High time to discard inappropriate rules


I REFER to the recent reports about Malaysian students coming forward to reveal the torment they face in public schools, including “period spot checks”, sexual harassment and public shaming.

The reports reminded me of some of the highly inappropriate rules and regulations enforced at my high school in Ipoh, which I left in 2006.

Don’t get me wrong; I loved the school and I think it shaped me to become the person I am today. But I knew even when I was a student that some of the rules were inappropriate and should never have been drawn up, much less enforced!

1. The school’s rule book specified the colour of the undergarments a student could wear to school. This was apparently to

protect their innocence. I could not understand how wearing a black bra and panties would kill my innocence, but that was the rule.

2. Girls were told to lift up their skirts to show they were wearing petticoats!

3. In girl guide camps, our “seniors” hung panties on the flag pole to make the owner cry. I wish I had spoken up against this back then, but I didn’t. Being in a group like scouts or girl guides was supposed to build one’s character, but how was shaming someone by flying her underwear going to achieve that?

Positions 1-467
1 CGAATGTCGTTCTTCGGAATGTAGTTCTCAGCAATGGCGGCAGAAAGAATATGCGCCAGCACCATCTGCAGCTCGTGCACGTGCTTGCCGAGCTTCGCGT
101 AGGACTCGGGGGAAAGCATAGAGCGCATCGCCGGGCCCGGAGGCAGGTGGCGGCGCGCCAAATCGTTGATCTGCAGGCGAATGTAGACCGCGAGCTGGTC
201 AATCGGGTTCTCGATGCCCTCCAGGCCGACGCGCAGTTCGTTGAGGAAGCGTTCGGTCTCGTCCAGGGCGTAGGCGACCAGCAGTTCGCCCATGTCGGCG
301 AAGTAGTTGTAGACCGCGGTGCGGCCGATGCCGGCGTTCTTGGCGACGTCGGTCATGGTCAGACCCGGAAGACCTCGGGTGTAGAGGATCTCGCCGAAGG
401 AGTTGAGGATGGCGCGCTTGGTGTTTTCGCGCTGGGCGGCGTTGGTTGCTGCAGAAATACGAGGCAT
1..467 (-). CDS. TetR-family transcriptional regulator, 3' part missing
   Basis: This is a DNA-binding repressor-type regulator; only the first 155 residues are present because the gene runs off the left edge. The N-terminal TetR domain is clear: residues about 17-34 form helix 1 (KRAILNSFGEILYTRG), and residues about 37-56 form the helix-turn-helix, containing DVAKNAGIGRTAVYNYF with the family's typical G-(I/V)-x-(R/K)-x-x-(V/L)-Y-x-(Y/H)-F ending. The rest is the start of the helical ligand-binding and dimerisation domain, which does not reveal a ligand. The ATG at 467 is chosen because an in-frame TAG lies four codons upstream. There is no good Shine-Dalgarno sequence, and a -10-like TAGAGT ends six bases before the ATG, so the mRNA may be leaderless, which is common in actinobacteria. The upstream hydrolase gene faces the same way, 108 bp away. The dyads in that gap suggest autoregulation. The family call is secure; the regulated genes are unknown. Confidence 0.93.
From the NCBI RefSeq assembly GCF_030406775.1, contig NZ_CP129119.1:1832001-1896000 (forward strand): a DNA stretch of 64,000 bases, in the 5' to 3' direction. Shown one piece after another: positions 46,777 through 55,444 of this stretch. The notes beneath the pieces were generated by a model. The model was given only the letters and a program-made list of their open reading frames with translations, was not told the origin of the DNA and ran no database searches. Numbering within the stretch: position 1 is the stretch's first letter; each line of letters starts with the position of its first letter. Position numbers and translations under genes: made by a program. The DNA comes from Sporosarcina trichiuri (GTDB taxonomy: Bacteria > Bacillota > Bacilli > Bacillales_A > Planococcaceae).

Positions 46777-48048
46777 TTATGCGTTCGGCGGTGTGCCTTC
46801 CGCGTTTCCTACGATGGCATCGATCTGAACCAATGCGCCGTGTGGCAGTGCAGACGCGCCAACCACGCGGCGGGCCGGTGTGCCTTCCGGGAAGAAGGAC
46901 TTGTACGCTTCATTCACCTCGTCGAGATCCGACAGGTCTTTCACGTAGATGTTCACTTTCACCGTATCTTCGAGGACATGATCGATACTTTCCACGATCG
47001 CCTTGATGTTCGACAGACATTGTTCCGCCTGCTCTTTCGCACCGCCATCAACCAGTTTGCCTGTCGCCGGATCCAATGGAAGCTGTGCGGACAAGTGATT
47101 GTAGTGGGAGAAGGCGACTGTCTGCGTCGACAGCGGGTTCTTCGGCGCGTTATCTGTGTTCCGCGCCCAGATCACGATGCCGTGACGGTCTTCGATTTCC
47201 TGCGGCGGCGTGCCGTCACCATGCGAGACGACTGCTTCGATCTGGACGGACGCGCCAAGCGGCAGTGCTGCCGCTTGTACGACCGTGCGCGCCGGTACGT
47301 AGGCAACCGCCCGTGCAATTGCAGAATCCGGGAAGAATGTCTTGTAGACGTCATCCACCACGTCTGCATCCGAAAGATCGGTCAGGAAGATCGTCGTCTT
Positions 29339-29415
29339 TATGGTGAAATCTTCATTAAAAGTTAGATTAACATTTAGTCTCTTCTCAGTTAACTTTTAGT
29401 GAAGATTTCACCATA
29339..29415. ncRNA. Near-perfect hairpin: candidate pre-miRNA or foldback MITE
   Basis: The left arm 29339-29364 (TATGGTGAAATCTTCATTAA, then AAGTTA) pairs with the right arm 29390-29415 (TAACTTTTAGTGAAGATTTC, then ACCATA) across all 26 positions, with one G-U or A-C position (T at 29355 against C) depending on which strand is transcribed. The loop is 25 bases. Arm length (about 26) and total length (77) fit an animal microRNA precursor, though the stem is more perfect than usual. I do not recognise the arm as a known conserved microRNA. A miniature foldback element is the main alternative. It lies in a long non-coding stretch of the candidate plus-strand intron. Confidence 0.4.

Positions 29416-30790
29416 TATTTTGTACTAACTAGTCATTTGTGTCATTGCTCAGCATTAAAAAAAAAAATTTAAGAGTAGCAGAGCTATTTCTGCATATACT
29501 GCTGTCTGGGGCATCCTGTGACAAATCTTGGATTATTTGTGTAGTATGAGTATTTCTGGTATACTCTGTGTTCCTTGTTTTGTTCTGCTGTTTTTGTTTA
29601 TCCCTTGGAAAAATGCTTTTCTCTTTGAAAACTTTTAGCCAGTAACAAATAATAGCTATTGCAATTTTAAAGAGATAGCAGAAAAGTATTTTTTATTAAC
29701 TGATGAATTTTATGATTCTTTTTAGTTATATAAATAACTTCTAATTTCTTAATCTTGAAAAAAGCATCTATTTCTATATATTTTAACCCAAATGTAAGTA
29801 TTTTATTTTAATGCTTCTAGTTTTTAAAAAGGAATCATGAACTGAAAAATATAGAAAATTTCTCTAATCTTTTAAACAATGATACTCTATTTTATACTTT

4. We could not have boyfriends. This was not in the rule book, but it was brought up every time a social event was held. I had no idea why we couldn’t have boyfriends, but I just assumed that the school didn’t want students to get knocked up and ruin their education/future. In this case, it would have been more appropriate to conduct sexuality education classes.

5. We were not allowed to have “extremely short hair” because it made us look like tomboys or, in other words, gay.

We need to teach girls that it’s not okay for people to forcefully ask them to reveal what they are wearing underneath their clothes. Advise them to tell their parents or teacher or make a police report if this happens. This is sexual harassment in the real world.

I sincerely hope these rules are things of the past and that girls are now being told to speak up against acts that are unjust towards them.

SHAMILA RAJ PARKER

Currently living in South Carolina, United States

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